Where do you source your expertise to cover issues around disability portrayal?
Like with Project Safe Space, for Project Open Doors we go to the people who work on the front line in this space and ask for guidance. Endeavour Foundation, Queensland Disability Network, Sporting Wheelies, Deaf Services Queensland, Anti-Discrimination Commission Queensland, Advocacy Incorporated, Inclusion Moves, Speaking Up For You, and even our own Griffith Student Support Services have all been incredibly supportive and generous with their wisdom.
Federal Disability Discrimination Commissioner Alastair McEwin getting involved was important. I always try to ensure government agencies are engaged because these initiatives don't happen in a vacuum and policy is where real change is implemented, and Federal Assistant Minister Disability and Social Services Jane Prentice was an important supporter.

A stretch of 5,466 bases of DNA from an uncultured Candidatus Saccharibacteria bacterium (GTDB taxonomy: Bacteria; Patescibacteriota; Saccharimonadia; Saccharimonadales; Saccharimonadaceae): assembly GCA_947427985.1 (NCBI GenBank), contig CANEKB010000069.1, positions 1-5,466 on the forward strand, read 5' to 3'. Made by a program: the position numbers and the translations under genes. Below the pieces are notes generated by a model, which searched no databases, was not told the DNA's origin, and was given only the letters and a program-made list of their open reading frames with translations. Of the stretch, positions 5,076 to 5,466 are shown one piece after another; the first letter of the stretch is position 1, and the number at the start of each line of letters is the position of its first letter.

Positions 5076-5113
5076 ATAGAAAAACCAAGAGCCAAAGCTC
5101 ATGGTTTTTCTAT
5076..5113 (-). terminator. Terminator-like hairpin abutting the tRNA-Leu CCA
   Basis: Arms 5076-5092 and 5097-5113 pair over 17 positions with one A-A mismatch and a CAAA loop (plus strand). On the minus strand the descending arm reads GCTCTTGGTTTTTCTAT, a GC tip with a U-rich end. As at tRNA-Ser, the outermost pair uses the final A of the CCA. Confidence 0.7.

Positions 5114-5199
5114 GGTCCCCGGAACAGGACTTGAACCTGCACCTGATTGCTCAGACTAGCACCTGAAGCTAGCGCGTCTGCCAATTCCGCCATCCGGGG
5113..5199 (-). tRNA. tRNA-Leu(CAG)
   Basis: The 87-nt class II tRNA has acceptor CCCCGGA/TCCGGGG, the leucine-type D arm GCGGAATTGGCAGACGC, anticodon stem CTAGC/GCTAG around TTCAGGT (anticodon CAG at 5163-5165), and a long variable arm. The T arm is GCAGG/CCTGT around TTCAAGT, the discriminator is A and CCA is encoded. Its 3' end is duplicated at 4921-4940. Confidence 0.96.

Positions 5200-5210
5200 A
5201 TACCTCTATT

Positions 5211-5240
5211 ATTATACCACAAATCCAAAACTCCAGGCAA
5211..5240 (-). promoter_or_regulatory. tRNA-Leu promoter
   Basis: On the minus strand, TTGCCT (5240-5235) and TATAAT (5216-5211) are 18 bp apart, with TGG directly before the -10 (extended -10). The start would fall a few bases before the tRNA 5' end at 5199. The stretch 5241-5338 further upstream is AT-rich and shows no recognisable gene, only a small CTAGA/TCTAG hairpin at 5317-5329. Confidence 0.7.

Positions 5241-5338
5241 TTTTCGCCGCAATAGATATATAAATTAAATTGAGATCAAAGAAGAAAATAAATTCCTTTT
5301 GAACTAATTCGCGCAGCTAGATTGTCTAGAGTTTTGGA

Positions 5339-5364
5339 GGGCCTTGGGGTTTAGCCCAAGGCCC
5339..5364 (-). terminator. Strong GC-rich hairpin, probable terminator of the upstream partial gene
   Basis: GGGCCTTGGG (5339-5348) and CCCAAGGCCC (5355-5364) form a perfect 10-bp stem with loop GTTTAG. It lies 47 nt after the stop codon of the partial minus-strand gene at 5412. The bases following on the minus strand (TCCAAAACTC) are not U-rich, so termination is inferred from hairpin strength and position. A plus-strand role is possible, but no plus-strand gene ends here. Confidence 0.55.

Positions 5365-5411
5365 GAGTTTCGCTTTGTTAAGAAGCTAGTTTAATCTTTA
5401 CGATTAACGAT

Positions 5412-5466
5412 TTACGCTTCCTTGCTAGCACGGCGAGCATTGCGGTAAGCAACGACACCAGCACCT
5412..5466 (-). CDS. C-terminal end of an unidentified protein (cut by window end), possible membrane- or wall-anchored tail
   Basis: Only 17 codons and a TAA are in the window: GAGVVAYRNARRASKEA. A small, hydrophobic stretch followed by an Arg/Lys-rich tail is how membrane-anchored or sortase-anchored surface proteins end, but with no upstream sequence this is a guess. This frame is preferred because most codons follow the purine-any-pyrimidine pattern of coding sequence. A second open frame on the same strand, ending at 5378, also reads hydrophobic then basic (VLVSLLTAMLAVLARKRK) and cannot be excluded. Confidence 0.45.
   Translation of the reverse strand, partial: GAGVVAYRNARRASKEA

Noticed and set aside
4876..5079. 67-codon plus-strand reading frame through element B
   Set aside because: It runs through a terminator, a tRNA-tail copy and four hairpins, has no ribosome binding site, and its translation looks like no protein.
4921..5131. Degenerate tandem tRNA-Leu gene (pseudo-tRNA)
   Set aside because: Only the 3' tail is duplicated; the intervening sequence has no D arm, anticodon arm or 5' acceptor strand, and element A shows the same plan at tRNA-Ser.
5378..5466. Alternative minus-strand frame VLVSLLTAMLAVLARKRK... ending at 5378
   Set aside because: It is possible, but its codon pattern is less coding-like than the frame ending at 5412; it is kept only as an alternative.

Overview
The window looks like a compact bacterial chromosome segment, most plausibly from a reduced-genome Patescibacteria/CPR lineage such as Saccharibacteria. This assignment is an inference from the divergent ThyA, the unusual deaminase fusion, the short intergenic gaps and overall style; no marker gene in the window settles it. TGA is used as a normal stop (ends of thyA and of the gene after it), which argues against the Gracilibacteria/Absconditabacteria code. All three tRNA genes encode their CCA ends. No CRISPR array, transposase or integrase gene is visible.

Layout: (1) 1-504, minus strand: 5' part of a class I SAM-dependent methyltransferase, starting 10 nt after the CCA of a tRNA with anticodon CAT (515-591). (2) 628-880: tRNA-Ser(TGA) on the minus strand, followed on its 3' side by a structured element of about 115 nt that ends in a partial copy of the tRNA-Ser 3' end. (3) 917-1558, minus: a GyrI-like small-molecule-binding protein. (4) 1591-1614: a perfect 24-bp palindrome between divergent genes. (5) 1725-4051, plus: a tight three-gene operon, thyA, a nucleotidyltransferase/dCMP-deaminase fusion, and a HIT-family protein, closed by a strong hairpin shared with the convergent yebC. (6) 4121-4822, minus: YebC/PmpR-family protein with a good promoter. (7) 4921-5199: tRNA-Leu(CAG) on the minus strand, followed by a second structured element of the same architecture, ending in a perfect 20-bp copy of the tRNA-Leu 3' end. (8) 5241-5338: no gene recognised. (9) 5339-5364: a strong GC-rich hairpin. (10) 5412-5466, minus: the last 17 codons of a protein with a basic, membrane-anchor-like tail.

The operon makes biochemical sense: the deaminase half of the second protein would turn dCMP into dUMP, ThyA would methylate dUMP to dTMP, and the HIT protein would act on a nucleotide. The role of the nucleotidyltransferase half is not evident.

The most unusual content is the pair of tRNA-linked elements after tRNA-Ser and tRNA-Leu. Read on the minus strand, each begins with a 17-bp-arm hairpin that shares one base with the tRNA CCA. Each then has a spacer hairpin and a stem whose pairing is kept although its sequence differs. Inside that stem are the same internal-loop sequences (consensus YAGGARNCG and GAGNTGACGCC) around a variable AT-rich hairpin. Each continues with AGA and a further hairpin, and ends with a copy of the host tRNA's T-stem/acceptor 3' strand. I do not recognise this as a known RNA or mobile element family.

What do you ultimately hope to achieve through Project Open Doors?
If we see a change in the way disability is reported in the media to an inclusive, strength-based model then that is the ultimate goal but it goes beyond just that. I have learned so much through this exercise and my perspective has definitely changed. If these journalism students have a perception shift to be more aware and inclusive, and take that into their professional practice and guide those work places, then that is what I ultimately hope will happen.
A transcription of the launch is available on the Project Open Doors website.